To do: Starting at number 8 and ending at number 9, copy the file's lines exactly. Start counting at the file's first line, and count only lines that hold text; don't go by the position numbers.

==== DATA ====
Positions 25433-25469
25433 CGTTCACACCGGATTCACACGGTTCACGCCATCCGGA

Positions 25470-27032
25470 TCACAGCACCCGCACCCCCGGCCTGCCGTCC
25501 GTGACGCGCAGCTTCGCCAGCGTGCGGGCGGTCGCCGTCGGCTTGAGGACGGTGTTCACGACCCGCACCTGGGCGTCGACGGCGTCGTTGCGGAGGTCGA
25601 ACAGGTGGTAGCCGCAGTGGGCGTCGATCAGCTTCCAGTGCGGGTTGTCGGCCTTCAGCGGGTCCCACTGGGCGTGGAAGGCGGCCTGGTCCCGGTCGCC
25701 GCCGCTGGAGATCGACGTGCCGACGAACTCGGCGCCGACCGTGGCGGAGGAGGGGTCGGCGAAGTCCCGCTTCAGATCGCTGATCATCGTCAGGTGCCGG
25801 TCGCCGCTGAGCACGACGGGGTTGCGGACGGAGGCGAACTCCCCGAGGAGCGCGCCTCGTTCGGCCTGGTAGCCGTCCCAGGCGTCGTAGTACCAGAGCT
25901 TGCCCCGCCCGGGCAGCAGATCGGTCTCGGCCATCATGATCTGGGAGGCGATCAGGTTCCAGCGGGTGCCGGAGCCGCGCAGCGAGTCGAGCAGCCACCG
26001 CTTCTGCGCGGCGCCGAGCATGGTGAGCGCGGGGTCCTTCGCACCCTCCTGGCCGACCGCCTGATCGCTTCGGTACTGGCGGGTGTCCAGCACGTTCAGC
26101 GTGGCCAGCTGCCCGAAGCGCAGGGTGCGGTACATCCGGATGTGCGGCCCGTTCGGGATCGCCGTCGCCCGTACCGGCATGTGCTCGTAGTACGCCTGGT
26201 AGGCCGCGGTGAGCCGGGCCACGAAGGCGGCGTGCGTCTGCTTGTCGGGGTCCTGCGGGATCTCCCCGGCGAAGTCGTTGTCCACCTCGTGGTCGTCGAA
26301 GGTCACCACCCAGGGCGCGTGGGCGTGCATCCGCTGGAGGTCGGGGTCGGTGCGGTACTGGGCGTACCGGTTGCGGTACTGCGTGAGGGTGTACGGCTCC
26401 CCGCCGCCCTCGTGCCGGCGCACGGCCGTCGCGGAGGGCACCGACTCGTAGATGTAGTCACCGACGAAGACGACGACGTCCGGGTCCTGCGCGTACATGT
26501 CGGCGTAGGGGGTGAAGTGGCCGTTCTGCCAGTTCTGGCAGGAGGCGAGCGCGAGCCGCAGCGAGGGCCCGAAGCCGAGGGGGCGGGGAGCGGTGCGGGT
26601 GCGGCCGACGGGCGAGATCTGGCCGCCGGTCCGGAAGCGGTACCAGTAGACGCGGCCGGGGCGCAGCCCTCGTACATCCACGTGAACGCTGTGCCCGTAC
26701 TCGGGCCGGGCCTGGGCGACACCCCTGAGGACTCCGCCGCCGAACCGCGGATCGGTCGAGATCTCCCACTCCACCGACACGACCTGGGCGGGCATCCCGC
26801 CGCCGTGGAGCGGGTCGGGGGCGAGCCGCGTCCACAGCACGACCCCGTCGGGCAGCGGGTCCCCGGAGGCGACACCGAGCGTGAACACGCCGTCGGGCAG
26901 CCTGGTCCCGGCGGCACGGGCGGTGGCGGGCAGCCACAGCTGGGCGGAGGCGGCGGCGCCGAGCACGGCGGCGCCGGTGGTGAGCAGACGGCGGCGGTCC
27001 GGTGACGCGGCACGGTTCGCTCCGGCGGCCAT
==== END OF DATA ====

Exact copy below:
25801 TCGCCGCTGAGCACGACGGGGTTGCGGACGGAGGCGAACTCCCCGAGGAGCGCGCCTCGTTCGGCCTGGTAGCCGTCCCAGGCGTCGTAGTACCAGAGCT
25901 TGCCCCGCCCGGGCAGCAGATCGGTCTCGGCCATCATGATCTGGGAGGCGATCAGGTTCCAGCGGGTGCCGGAGCCGCGCAGCGAGTCGAGCAGCCACCG